Super Duty Power
Ford sells more fullsize pickups than anybody. The Blue Oval also sells more diesel-powered trucks than Chevrolet, GMC, and Dodge combined. These guys know a thing or two about maximizing power for towing and hauling. The F-250, F-350, and F-450 are available with the following powertrains:

ENGINE 5.4L V-8 6.8L V-10 6.4L V-8
VALVETRAIN Single overhead cam,
three valves per cylinder
Single overhead cam,
three valves per cylinder
Cam in block,
four valves per cylinder
HORSEPOWER 300 @ 5,000 rpm 362 @ 4,750 rpm 350 @ 3,000 rpm
TORQUE 365 lb-ft @ 3,750 rpm 457 lb-ft @ 3,250 rpm 650 lb-ft @ 2,000 rpm
TRANSMISSION Six-speed manual Five-speed automatic Five-speed automatic

Model Options:

MODEL 250 350 450
MAX PAYLOAD 2,830-3,170 lb 4,040-5,690 lb 5,720-6,120 lb
MAX TOWING
BALL/HITCH 5,000 lb 6,000 lb 6,000 lb
FIFTH WHEEL 16,800 lb 18,700 lb 24,500 lb
CAB OPTIONS Regular / Super / Crew Regular / Super / Crew Regular / Super / Crew
6.75 BED — • • — • • — • •
8 BED • • •
• • •
• • •
WHEELBASE Regular / Super / Crew Regular / Super / Crew Regular / Super / Crew
137.0 • — —
• — —
• — —
141.8 — • —
— • —
— • —
158.0 — • —
— • —
— • —
156.2 — — •
— — •
— — •
172.4 — — •
— — •
— — •

Unlike the responsive rack-and-pinion steering found in most light-duty trucks these days, the Super Duty's heavy-duty recirculating ball gear is rather dead feeling on center. Feedback builds once you dial in some steering. The trade-off is strength versus feel, and in a work truck like this, strength wins.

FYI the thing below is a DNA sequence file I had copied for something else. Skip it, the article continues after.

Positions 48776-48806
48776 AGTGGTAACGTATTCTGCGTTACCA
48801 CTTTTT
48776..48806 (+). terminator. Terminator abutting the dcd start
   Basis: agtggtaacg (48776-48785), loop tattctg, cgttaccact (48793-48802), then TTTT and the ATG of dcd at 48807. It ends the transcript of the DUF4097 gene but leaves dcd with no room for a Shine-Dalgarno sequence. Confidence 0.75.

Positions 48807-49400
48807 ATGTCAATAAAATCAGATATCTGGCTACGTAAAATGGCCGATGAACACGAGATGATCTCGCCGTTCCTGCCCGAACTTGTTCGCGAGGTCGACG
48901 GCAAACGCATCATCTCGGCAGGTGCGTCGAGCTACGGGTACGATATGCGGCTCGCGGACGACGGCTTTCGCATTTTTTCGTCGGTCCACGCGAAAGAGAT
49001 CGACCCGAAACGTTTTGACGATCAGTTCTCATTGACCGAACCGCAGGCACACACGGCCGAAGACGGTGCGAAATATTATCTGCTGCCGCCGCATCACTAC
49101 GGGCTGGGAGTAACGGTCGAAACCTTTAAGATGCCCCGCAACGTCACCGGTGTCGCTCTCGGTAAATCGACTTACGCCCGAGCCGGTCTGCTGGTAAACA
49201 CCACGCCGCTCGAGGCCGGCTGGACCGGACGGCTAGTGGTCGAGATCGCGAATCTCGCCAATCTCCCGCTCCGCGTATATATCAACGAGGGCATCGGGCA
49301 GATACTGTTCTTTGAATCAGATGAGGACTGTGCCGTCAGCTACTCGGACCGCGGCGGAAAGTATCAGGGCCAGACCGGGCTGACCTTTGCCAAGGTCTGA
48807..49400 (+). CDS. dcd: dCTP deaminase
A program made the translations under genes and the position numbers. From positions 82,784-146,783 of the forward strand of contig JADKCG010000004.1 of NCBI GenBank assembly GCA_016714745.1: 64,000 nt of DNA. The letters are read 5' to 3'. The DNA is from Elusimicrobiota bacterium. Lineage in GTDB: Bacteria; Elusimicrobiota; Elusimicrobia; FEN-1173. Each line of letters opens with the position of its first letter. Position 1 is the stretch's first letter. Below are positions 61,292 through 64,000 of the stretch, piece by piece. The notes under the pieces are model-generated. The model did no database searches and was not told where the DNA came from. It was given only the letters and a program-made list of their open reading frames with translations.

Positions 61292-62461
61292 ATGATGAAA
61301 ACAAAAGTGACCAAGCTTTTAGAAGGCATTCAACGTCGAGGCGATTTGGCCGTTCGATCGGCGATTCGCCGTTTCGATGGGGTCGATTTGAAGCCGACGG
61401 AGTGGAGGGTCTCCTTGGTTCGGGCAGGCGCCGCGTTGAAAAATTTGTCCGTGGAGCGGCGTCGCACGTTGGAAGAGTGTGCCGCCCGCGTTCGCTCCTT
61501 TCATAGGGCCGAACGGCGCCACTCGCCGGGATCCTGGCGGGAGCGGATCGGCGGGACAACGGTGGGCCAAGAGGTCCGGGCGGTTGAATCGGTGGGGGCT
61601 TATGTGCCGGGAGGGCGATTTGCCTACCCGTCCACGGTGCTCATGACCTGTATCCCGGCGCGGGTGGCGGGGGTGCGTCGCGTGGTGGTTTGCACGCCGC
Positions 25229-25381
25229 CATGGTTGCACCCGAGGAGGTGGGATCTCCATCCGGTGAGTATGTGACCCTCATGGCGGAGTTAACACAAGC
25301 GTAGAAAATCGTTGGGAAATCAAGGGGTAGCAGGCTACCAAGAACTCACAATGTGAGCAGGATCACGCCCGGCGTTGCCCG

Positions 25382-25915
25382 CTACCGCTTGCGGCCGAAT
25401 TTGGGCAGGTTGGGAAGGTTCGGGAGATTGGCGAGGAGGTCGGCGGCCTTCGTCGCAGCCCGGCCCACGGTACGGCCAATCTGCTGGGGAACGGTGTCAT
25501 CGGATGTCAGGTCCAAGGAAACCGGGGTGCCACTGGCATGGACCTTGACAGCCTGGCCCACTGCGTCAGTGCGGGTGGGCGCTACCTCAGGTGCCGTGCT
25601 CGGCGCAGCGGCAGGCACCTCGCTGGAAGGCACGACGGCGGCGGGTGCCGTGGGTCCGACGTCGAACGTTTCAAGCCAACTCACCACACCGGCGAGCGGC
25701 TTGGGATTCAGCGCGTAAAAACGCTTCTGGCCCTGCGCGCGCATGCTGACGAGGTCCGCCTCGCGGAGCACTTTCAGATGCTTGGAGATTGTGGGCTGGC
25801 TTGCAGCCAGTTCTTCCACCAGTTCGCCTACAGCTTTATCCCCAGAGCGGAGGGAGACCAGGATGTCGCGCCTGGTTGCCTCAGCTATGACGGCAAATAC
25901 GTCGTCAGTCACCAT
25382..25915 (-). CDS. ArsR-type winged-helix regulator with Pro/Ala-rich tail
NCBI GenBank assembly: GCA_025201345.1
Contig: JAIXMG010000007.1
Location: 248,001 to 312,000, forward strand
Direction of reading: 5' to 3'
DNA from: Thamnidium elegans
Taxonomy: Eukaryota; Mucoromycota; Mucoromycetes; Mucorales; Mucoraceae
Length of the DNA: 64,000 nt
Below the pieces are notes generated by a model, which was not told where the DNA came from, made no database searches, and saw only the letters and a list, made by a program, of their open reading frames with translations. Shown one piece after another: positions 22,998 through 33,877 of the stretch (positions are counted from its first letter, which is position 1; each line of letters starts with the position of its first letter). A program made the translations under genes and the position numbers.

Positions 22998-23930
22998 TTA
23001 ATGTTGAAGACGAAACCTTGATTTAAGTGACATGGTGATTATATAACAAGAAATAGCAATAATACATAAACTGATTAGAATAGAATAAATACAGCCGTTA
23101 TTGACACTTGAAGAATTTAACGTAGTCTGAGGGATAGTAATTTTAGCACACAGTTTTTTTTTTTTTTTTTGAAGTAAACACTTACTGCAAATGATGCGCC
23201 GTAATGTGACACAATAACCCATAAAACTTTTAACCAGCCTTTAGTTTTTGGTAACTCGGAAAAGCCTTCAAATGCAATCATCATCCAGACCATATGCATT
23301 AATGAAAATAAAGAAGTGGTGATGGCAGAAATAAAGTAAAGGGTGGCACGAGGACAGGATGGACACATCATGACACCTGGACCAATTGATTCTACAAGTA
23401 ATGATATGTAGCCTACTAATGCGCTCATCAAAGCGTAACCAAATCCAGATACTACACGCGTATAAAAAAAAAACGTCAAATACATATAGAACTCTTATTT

Even with an empty bed and nothing hitched to the standard receiver, the F-450 rode reasonably well. As expected, there was some harshness, but it was nothing like what we've come to expect. Once we put a few thousand pounds in the bed or hooked up a 17,000-pound trailer, the ride smoothed out.

With a huge fifth-wheel travel trailer in tow, we had a chance to test Ford's factory-installed TowCommand brake controller. Just like the best of the aftermarket units, this one helps balance trailer brake bias, but it's cleanly installed and factory tested.

Another important feature for those who tow is the five-speed automatic transmission with the TorqShift feature. When you engage the towing mode on the tranny, the powertrain senses when you're driving down a grade and will downshift to a lower gear to provide compression braking. While the huge disc brakes are designed to manage the weight of a loaded truck, plus a maxed-out trailer, this feature makes managing all the weight much easier.

With ambient temperatures so low during our test, engine cooling wasn't a factor. Ford, however, did engineer significant cooling into the Super Duty line. Behind the big grille are banks of radiators and coolers designed to keep all of the major mechanicals happy when the mercury rises.

Stopped along a Texas interstate with some other journalists, two more characteristics of the diesel-powered Super Duty made themselves obvious: First, the new Power Stroke is gasoline-engine quiet when you're standing beside it. Second, the big diesel doesn't smell like a diesel. The new engine runs on ultra-low sulfur diesel and uses sophisticated emissions controls to scrub out soot and other nasties. The result is that the F-450 won't coat your clothing with that Eau de Bulldozer fragrance if you happen to stand by your truck while it's idling.

If your daily duties or recreational needs are big enough to need something more than a light-duty truck, the '08 Super Duty is certainly worth a long look. Prices for gas-powered F-250s begin in the low-$20,000 range with a maxed-out King Ranch F-450 spanking your bank account for more than $50K.